Switching, as I have done, from a Peugeot to a Volkswagen, is not without incident. I’ve been driving Peugeots for so long that my hands and feet reach instinctively for specific controls, and don’t find them. There is nothing so guaranteed to make you look like a complete idiot as turning on the windscreen wipers when you mean to indicate, or turning the indicators on when you want the windscreen wipers, or turning the radio on when you want to dip the headlights, or being unable to get out of the car because there is a strange locking switch. (Actually, I am one up on many drivers here, because my late mother came up with an amazing Christmas present about five years ago, which was a device to smash your side-window if you happened to be accidentally driving downwards in deep water. If I am ever forced off the road into a fast-flowing river, or given a short part in a soap serial which requires me to go at high-speed into a canal – the mandatory fate of serial killers in Coronation Street – then I will with one heroic swivel of the body open the glove compartment – does anyone keep gloves in there? Really? – and take it out. As the car sinks into the murk, and the screaming begins, I will whack the window and think of her optimistic and generous nature. It still says ‘Happy Christmas – Mum’ on the box. I think she wanted to be sure I thought of her at all times and in all eventualities.)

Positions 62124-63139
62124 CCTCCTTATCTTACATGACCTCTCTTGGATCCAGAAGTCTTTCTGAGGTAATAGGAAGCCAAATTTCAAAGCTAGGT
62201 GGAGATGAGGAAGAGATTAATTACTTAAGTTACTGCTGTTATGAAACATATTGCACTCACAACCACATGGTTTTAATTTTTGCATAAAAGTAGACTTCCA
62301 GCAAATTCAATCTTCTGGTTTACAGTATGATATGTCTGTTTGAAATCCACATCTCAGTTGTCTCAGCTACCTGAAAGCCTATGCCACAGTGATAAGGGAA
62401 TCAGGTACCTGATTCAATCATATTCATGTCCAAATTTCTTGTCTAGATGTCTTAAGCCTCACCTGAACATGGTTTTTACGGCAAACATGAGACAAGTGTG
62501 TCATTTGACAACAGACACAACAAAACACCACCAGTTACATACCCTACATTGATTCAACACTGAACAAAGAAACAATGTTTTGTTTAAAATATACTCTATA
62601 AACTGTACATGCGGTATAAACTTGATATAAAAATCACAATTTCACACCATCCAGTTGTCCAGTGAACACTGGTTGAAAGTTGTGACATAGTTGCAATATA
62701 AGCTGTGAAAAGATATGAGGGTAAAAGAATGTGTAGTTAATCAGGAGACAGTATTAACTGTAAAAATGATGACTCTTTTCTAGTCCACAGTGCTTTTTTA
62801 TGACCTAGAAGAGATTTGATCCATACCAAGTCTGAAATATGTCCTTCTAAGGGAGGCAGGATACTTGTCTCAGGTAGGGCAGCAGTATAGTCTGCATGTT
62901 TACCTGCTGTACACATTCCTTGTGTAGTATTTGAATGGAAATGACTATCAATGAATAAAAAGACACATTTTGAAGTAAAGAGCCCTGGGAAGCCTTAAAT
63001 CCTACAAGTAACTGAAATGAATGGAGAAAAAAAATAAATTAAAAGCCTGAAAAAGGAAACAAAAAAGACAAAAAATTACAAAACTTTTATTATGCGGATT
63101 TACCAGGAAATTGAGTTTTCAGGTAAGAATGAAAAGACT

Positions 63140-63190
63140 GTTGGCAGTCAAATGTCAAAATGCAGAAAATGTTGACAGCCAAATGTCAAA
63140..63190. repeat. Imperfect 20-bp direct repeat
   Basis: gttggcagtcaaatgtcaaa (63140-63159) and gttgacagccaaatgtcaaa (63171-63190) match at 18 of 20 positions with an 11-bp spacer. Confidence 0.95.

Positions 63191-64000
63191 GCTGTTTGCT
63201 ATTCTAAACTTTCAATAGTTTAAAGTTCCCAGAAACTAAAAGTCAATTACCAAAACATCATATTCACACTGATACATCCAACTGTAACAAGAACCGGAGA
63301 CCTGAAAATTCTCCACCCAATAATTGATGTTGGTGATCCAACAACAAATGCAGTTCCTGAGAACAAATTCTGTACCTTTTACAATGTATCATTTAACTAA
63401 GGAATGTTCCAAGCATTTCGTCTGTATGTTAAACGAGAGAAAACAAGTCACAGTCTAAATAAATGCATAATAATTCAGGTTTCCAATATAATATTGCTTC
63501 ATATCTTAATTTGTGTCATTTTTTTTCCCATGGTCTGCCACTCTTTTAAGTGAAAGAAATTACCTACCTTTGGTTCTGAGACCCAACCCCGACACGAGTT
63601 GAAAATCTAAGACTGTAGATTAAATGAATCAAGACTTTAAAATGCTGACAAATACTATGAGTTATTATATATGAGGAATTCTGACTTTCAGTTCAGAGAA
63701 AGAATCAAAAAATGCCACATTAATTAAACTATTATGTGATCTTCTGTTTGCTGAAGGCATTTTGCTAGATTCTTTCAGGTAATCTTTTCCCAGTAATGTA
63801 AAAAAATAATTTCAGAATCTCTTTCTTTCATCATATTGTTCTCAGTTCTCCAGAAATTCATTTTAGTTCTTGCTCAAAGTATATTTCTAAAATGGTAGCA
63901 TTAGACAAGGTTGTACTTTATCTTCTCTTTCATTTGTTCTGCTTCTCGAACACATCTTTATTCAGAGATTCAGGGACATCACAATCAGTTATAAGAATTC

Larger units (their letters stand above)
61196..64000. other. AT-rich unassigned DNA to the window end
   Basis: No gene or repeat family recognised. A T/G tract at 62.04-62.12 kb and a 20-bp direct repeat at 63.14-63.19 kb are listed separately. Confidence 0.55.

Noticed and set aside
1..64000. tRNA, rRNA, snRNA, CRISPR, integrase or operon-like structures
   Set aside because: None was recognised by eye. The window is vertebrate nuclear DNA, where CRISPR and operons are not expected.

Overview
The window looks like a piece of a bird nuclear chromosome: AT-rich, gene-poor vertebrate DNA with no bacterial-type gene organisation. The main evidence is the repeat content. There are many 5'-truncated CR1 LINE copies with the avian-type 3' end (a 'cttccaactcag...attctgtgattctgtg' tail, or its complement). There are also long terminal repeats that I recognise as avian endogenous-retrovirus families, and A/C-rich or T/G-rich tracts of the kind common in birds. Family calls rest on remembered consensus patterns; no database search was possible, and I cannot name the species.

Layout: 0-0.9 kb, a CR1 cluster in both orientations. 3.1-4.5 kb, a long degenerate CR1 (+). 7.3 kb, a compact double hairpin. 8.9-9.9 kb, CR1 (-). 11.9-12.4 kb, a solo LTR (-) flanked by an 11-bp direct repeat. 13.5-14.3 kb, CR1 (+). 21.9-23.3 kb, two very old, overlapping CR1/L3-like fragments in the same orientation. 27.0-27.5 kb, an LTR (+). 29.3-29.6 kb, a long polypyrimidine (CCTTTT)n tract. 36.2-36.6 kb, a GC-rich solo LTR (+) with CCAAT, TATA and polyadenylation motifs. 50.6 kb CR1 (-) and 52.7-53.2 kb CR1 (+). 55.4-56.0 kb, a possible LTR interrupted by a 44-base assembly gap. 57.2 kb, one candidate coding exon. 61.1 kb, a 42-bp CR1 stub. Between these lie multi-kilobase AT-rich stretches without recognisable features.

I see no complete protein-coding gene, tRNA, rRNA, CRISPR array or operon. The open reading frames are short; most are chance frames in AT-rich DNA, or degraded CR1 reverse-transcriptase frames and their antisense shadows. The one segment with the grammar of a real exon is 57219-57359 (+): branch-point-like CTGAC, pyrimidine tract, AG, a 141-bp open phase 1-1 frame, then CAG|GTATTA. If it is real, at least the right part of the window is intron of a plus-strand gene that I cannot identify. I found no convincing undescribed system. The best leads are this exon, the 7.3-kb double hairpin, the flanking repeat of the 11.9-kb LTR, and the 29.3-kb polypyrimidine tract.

But it does seem to me daft that there isn’t some sort of universal rule which says that the indicator should be in one place, and the lights in the other – and also that Reverse gear should be located in the same slot. It is taking a real effort of the will to move from Peugeot reverse to Volkswagen reverse. Parking in tight corners has added frisson at the moment. That moment when you need a little nudge and twist to get the vehicle at exactly the right angle does depend on tiny touches like not being in fifth gear when you’re trying to go backwards.
I am also taking some time to adjust to my ‘entertainment system’, which, very eccentrically, allows me to feed six CDs into the dashboard, and/or one cassette (at last! a use for all those cassettes parked in ‘the shed’).
Perhaps, indeed, pursuing my theme, all cars should be identical, and we should stop this crazy business of consumer choice. Leaving aside the question of whether any of us should be allowed to drive cars any more, and whether we ought to have a free rail network built along all those deserted pre-Beeching lines, as well as along the motorways, B-roads, C-roads, and Z-roads, it makes a kind of sense to me that there should be one make of car, to a government specification, possibly right down to the number of radio stations receivable (do we need so many radio stations, too? Haven’t we reached the point where there is almost one radio station for every man, woman and child in the country?)
Down with choice. I am not saying of course, that all cars should be red, or that all cars should be blue. That would be plain silly. All cars should be silver-grey.